Maggie Klaers

PCP: Mask mandate

Park lifted its mask mandate March 8, prompting discussion on its health, safety and social impacts

March 23, 2022

Mask mandate needed as precaution for possible COVID-19 outbreak

Masking at Park became optional March 8 following a meeting in which the School Board voted to lift the mask mandate. It’s admirable how great of a leap towards being ‘back to normal’ the school has tried to achieve, but no matter how sick of wearing masks I am, this Band-Aid has been ripped off too soon.

COVID-19 has been ruling our lives since early 2020, and there’s been a constant stream of new guidelines and rules ever since. After so much freedom seemingly stripped from us, these rules can start to blend together and end up feeling completely useless at times. But even if a seemingly arbitrary guideline initially appears useless – yet after time it lowers infection rates, hospitalizations and deaths – it’s critical that we follow these rules.

Masking is one such rule that has proven crucial to keeping COVID-19 infection rates down, so why is the school removing the mandate? Since such a large amount of the school’s population has been vaccinated or has antibodies, many are at very low risk for even catching the virus. With the conjunction of Omicron being the mildest and most widespread variant at the moment, the general population’s risk of getting sick or dying is extremely low.

The other side of the coin, however, shows a different story. Many families with high-risk individuals may still rely on masks to keep their family safe. Students in these kinds of situations have no choice but to wear a mask or switch to online school. Remote learning has proven its incapability of providing a worthwhile learning experience while also removing the social aspect of school, so that should be off the table of reason. Wearing a mask, then, is the only recourse for such situations. In the bubble of high school that allows for students to influence their classmates in large ways, removing the mask mandate can find students separating each other into the categories of those with and those without masks. Not only students with high-risk families, but many who are anxious to remove their masks or are used to wearing them may be ridiculed or mistreated by classmates just because of their choice to err on the side of caution and wear a mask.

Another reason continuing to mask may be the smarter choice in the long run is that, no matter how confident we are right now that there’s no real risk of a COVID-19 outbreak in school, even the smallest misjudgment on the school’s part towards safety could very well lead to another outbreak of Delta — or some potentially worse variant. The most worrying part about the school’s handling of the new ruling is the fact that it seems even they aren’t confident with its safety. Despite the feeling of freedom with the new guidelines, many failed to notice the school removing all the contact-tracing QR codes from lunch tables. Students scanned the QR codes at lunch to place them at a seat in the lunchroom as the school’s most comprehensive form of contact tracing. Without any way to reliably track COVID-19 exposures at school, I see it as Park making an attempt at taking eyes off of the school’s negligence to keep the community safe. This may show Park’s overall reluctance to take accountability for whatever downsides might come with discarding the mask mandate.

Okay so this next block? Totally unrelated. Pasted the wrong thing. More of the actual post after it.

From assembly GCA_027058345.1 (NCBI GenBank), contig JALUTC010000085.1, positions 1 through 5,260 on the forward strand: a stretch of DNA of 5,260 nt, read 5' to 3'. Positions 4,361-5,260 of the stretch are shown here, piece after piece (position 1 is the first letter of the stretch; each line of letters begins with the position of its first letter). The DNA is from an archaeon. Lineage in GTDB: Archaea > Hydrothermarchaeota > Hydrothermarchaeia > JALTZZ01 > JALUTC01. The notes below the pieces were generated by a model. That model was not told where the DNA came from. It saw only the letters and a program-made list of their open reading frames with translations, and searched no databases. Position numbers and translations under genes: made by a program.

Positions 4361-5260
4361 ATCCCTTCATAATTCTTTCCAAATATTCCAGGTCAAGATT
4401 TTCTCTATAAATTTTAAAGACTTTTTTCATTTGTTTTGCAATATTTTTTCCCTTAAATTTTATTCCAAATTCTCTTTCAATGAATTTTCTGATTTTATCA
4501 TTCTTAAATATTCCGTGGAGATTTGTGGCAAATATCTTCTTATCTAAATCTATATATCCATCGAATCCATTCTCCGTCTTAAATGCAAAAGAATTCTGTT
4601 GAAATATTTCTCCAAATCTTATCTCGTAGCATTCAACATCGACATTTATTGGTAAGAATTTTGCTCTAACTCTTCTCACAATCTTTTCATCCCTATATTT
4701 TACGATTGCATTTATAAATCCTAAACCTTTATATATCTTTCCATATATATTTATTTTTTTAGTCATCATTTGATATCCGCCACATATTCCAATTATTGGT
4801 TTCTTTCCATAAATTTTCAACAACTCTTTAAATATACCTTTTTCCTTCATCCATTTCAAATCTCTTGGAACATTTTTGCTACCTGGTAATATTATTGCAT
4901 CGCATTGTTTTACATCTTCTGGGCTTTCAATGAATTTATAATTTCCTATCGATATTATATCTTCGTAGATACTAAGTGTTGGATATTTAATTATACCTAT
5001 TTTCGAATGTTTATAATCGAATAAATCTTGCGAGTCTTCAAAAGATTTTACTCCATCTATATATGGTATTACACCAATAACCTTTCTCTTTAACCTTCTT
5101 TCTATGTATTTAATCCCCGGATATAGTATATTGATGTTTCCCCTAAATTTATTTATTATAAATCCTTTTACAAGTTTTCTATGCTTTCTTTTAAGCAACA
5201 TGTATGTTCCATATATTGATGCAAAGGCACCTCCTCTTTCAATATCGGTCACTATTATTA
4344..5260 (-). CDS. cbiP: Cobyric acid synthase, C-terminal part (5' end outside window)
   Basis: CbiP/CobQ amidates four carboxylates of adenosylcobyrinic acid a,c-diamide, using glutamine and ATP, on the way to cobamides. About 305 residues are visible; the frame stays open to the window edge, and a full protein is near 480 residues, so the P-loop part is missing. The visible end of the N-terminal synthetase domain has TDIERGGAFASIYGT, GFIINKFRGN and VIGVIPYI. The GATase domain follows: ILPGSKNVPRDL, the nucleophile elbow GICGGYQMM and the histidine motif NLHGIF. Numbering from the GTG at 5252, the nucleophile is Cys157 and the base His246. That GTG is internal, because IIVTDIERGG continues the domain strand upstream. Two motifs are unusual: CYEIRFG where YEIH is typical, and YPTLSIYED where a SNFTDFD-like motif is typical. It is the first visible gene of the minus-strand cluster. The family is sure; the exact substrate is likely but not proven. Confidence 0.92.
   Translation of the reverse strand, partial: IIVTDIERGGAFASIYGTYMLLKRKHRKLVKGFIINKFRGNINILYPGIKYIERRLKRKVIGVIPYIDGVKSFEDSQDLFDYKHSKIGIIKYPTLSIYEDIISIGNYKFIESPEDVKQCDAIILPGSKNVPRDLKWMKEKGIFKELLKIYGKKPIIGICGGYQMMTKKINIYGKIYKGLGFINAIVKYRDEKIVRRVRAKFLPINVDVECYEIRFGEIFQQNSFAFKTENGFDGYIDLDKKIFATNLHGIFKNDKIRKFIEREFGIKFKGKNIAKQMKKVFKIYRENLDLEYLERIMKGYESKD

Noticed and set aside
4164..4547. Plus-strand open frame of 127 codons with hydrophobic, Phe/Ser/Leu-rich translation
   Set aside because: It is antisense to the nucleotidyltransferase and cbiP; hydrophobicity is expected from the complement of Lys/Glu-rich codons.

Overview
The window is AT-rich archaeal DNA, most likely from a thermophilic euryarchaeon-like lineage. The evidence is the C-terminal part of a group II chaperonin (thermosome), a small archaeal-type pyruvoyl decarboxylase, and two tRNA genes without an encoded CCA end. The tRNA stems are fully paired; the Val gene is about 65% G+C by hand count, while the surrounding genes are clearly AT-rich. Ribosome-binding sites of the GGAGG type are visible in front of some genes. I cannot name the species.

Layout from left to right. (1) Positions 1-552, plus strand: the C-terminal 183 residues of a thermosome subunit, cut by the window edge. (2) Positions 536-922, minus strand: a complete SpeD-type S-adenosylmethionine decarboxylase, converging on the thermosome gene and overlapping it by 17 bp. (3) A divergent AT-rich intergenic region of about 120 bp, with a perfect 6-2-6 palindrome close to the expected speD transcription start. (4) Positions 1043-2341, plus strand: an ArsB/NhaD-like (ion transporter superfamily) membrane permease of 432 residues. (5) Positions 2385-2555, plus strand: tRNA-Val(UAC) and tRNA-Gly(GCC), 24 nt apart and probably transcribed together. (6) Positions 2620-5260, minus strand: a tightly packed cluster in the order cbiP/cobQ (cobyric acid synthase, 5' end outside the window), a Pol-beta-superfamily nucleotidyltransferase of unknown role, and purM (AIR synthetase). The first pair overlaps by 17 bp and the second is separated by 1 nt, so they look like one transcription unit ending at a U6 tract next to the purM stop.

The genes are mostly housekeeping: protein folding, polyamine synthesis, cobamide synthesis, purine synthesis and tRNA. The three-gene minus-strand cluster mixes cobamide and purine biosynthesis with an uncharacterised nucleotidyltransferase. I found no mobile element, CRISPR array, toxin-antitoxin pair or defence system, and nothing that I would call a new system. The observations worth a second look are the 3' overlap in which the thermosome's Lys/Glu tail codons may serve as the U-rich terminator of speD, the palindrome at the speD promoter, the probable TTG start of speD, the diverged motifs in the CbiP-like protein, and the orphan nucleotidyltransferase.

The mask mandate lifting is a great stride towards bringing life back to how it was before COVID-19 – inspiring many of what might come in the near future once the pandemic is a nonissue. However, ignoring all the reasons why masks are meant to be worn may cause the school to create a larger problem now than there was in the first place. For these reasons, Park shouldn’t have removed the mask mandate and just retained the same safe and lasting solution we used for the last two years.

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Mask mandate appropriately lifted due to low infection rates

For the past two years, the pandemic has forced people have been more affected than others – but everyone has worn masks. As the number of COVID-19 infections dropped sharply, some mask mandates have started to be lifted. The CDC relaxed their restrictions, Hennepin County lowered theirs and at Park’s school board meeting March 8 they voted against a mask mandate.

Concerns have arisen about the legitimacy and safety of these mandates. Many have asked “Why can we suddenly stop wearing masks now?” or, “is it really safe to not wear masks anymore?” In reality, now that COVID-19 cases have dropped, it’s relatively fine to not constantly be wearing masks anymore.

COVID-19 cases in mid-January of this year were at an all-time high at just over 1 million in the U.S. per day. Now, there’s just about 7,000, and rapidly dropping each day. With this in mind, it makes sense that we can start lifting our restrictions.

In Minnesota, just about 70% of the population is fully vaccinated. The vaccine prevents hospitalization from COVID-19, and the spreading of it as well. This again supports the argument against masks, implying most people are already vaccinated, lowering the need for masks.

At Park, the community and social aspects are a big part of the school. Having face-to-face conversations and activities is very important for friendships and gatherings. Masks have bolstered the social aspects of school and made it harder to communicate well and have meaningful conversations.

The School Board is in the right here by removing the mandate. COVID-19 cases are going down, the CDC lifted their restrictions and most people are vaccinated. So, it only makes sense for the school to change the mandate to make mask use optional.

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